With respect to chauvinism and homophobia, from a modern perspective Paul may be “guilty as charged.” But again, Richards and O’Brien work to set some of Paul’s difficult anti-women and anti-homosexual statements into their proper historical context. With respect to women, the writers conclude that Paul does come across badly, but Paul’s Jewish culture would have not been pleased with the level of freedom and responsibility Paul suggested women have in the Body of Christ (122). With respect to homosexuality, it is absolutely true that Paul considers homosexuality a sin, but his view stands on the foundation of the Jewish Law. Paul’s view was counter to the morals of the Greco-Roman world, but as Richards and O’Brien conclude, homosexual relationships acceptable in the Roman world did not include gay relationships between equals (gay marriage).
The two final issues in the book are more difficult. First, was Paul a Hypocrite? The issue here is Paul’s ministry strategy of being “all things to all men” (1 Cor 9:20-21). Did Paul tell to live one way, while living a different way himself? In some letters, Paul refuses to take money from his churches, but in others he thanks the churches for their gifts. The issue of eating meat sacrificed to idols seems odd to us today, but it is was an important issue in the first century since Gentiles had no problem with the practice, Jewish Christians would have thought it was a sin. Richards and O’Brien offer an interesting analogy, should Christians practice yoga? Most Christians would answer like Paul, it depends. Since the origins of yoga are part of a non-Christian religious practice, could a believer do yoga as recreation without all of the pagan baggage? What if you listen to Chris Tomlin while doing yoga? For Paul, the wise answer for some practices depends on the situation (164).
Second, did Paul twist Scripture? There are a few places in Paul’s letters where he seems to read the Old Testament in ways which the original text did not intend. The allegory of Sarah and Hagar in Galatians 4 is an example of this, since Paul uses the two women (and their children) as an analogy for a change in God’s plan from Promise to Law to Grace. I have occasionally joked that if my exegesis students turned in papers using the same methods Paul did in Galatians 4, I would probably fail them! But as Richards and O’Brien point out, Paul is reading the Old Testament as a Jewish Christian. He was a trained Pharisee who was thoroughly trained in rabbinical techniques including midrash and pesher. As with virtually every section of this book, reading Paul in the context of the Second Temple period helps us to understand what Paul is saying. They conclude Paul did not twist Scripture, “but he did squeeze every last drop out of it” (190).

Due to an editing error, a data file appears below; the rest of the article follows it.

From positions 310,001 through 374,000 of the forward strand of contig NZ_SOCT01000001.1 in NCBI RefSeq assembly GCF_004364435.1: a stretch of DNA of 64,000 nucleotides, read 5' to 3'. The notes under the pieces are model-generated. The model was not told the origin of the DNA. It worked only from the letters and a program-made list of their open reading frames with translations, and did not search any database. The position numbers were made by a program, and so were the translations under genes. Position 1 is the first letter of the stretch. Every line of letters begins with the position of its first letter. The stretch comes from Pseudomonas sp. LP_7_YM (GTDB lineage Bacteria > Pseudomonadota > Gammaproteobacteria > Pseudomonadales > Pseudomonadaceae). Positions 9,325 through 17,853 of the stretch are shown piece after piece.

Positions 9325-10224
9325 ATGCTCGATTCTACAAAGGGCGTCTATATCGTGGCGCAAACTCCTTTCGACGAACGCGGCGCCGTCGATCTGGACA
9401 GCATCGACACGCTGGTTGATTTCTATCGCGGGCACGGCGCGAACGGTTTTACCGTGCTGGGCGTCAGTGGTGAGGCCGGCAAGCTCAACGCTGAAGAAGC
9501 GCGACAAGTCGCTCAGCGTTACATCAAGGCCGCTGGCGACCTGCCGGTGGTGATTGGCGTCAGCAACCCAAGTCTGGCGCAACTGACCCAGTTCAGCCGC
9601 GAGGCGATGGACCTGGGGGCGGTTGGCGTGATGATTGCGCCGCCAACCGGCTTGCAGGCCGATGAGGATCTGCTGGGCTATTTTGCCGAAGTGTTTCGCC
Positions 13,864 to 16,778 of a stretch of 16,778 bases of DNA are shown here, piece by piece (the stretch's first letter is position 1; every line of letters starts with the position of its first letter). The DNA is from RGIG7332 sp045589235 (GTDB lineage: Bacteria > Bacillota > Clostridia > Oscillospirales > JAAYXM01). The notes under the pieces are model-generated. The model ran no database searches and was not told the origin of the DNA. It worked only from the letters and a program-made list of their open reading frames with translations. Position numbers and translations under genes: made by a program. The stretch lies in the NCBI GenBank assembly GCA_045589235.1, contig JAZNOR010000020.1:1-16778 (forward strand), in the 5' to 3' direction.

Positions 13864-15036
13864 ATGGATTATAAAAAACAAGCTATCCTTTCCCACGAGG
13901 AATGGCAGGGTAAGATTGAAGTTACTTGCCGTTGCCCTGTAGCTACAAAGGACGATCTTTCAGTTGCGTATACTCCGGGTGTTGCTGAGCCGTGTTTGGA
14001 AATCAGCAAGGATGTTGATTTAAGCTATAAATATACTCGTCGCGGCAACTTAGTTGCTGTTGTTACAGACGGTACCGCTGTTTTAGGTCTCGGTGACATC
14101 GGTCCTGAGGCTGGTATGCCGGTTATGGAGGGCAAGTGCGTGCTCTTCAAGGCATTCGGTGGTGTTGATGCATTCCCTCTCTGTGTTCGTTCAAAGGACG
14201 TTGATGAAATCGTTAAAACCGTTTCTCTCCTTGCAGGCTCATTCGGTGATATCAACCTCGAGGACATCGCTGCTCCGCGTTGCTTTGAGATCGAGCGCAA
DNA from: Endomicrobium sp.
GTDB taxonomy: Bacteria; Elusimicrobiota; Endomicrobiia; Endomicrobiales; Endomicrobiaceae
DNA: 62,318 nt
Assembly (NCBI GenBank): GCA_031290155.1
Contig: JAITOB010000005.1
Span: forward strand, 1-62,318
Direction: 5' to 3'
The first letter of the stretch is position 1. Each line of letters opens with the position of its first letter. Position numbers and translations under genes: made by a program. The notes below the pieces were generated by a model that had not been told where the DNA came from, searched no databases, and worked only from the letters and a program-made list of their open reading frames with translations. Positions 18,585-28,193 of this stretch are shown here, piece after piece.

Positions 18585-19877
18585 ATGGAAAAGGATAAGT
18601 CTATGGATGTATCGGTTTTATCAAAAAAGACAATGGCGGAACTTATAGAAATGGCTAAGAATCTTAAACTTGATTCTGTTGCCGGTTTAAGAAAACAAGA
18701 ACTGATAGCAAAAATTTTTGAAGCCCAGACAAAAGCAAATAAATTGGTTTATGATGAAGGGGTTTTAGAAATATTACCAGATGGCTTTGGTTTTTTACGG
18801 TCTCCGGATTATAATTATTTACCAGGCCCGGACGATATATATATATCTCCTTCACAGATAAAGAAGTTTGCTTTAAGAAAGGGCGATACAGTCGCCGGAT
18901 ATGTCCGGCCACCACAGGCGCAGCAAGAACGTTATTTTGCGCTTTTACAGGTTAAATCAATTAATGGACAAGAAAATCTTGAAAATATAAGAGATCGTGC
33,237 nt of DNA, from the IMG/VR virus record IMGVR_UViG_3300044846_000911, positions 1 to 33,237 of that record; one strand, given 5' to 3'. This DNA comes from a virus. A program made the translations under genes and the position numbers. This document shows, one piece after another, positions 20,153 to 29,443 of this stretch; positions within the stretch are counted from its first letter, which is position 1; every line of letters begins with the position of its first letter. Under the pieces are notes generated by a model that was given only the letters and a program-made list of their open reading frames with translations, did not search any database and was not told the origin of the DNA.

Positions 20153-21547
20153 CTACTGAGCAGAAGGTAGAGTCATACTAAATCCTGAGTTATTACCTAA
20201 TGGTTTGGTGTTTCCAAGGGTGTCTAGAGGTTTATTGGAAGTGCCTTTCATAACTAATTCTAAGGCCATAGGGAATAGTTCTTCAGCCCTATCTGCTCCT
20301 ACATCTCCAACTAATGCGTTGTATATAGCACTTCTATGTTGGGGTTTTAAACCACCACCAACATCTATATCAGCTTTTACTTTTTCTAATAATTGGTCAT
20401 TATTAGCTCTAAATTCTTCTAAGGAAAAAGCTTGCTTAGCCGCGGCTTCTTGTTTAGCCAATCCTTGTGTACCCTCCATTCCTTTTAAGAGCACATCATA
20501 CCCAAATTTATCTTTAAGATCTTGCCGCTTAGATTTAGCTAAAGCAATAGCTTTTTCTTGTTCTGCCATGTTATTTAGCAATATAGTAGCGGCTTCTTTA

As a conclusion to the book, Richards and O’Brien offer a short reflection on whether we ought to be “following Paul” or “following Jesus.” Like most of the questions in this book, the question is set up in order to generate the discussion which follows. Of course we follow Jesus, but we imitate Paul has he followed Jesus. It is true Paul may have been a “bull in a china shop” at times, but he was called by God to suffer for the sake of Jesus.
Conclusion. As with any book of this kind, chapter titles are set up in order to catch the reader’s attention and make the answer to the question applicable to a modern reader. So, “Was Paul a homophobe?” suggests to the reader perhaps he was, although the answer is always comes down to careful definition of terms. The cover of the book and the promotional material which will accompany the book are intentionally shocking. This book would make an excellent small group Bible study since the chapters are set up to generate discussion Paul’s views on controversial issues and how those issues ought to be addressed in the church today.